Children's services in Wales are nearly "at crisis point", according to the body that represents councils.
The latest figures show that there has been a 149% increase in the number of court applications to remove children into care over the last nine years.
The Welsh Local Government Association (WLGA) said councils faced a rising caseload with restricted budgets.
The Welsh Government said it recognised the pressure on councils and had taken action to support families.
A "section 31" court application is made by a council if they want to take children into care because they have evidence of harm or likelihood of harm to the child.
Figures from the Children and Family Court Advisory and Support Service show the annual number of applications rose from 422 in 2008/09 to 1,050 in 2017/18.
The WLGA said although councils were coping as well as possible, the situation was not sustainable.
"The system is very near at crisis point and unless we significantly look at the resources available to children's services in Wales," said councillor Geraint Hopkins, deputy spokesperson for children at the WLGA.
"The important early intervention methods that we take to try and prevent children coming into care then we're going to be in serious trouble.
"It's been a difficult period over these last 10 years, austerity has hit many local authorities and whilst we have continued to meet the rising costs of looked after children, it's getting to the point now where we're really at crisis level."
Overall there were around 5,955 children in care in Wales in March 2017 compared with 4,695 in March 2009 - a rise of 27%.
Six councils had a drop in the number of looked-after children - Denbighshire, Ceredigion, Carmarthenshire, Swansea, Neath Port Talbot and Newport.
The average cost of a foster placement provided by local authorities is around £23,327 a year, while those provided by an independent agency cost £43,378 on average.
Residential care - for example a children's home - is generally more expensive and costs can range between £2,500 and £16,000 a week.
Professor Judith Masson, from the University of Bristol, said there were many complex reasons why there had been a rise in section 31 applications.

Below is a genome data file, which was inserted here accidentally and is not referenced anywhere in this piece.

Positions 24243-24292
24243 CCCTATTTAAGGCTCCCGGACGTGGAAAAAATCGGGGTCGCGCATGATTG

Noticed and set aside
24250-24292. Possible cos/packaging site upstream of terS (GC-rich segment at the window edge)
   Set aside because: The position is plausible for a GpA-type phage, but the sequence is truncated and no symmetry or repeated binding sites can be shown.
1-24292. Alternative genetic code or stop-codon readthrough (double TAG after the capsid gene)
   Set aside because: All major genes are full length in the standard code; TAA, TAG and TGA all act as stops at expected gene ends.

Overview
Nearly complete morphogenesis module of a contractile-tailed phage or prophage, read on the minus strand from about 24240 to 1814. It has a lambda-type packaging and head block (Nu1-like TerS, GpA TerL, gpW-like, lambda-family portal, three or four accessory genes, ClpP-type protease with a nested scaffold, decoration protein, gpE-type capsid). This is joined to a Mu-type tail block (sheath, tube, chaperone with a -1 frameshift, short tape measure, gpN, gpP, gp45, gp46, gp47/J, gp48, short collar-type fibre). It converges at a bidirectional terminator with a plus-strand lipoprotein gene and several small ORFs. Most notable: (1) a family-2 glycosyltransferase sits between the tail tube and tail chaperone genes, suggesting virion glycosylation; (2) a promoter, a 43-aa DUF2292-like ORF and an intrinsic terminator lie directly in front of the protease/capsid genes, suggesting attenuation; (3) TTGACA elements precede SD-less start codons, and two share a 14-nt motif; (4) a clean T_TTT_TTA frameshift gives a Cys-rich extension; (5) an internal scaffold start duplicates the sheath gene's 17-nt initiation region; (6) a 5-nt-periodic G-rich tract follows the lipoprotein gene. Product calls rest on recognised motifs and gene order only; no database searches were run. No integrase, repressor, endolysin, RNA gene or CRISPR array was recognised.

She said that there had been a population increase and that there were more care proceedings brought for children over the age of 13 compared with previous years because of more awareness of child sexual exploitation.
She added that drinking, drug use and domestic abuse have increased too - all factors leading to section 31 applications.
"These are just a couple of the reasons. There's a whole variation of policies and practices that can lead to these increases over time," she said.
A Welsh Government spokesman said it recognised the pressures being placed on local authorities.
"That's why we have taken action to strengthen early intervention and preventative action to support families to continue to safely care for their children and reduce the need for them to become looked after."
'Inadequately planned and poorly executed'
Sarah (not her real name) complained to the Public Services Ombudsman about her son being taken into care three years ago.
The ombudsman's investigation found it was appropriate to remove him, but the way it was done was "inadequately planned and poorly executed".
He said there were significant failings on the part of the council and upheld Sarah's complaint.
Social workers asked Sarah to sign a handwritten note to show that she agreed to her son staying with a family friend for one night.
The Ombudsman's report said the note was "inadequate" and "of dubious validity".
As a result he said he was not convinced Sarah "was in a position, or was given the opportunity to provide fully informed consent" to the indefinite removal of her child.
Sarah said that she was shocked at what was happening.
She said: "He took a few things, his teddy bears, his pyjamas, his toothbrush and his school uniform, his bag and his lunch for the next day and off they went.
"I was made to sign a handwritten piece of paper just stating that it was for one night only, and he never returned. That was three years ago. It feels like a nightmare."
The ombudsman found it was reasonable to take the boy into care, but "there is some uncertainty, given the council's poor record keeping, whether other precautionary action could have been taken sooner".
The council responsible apologised and agreed to implement the recommendations made in the report.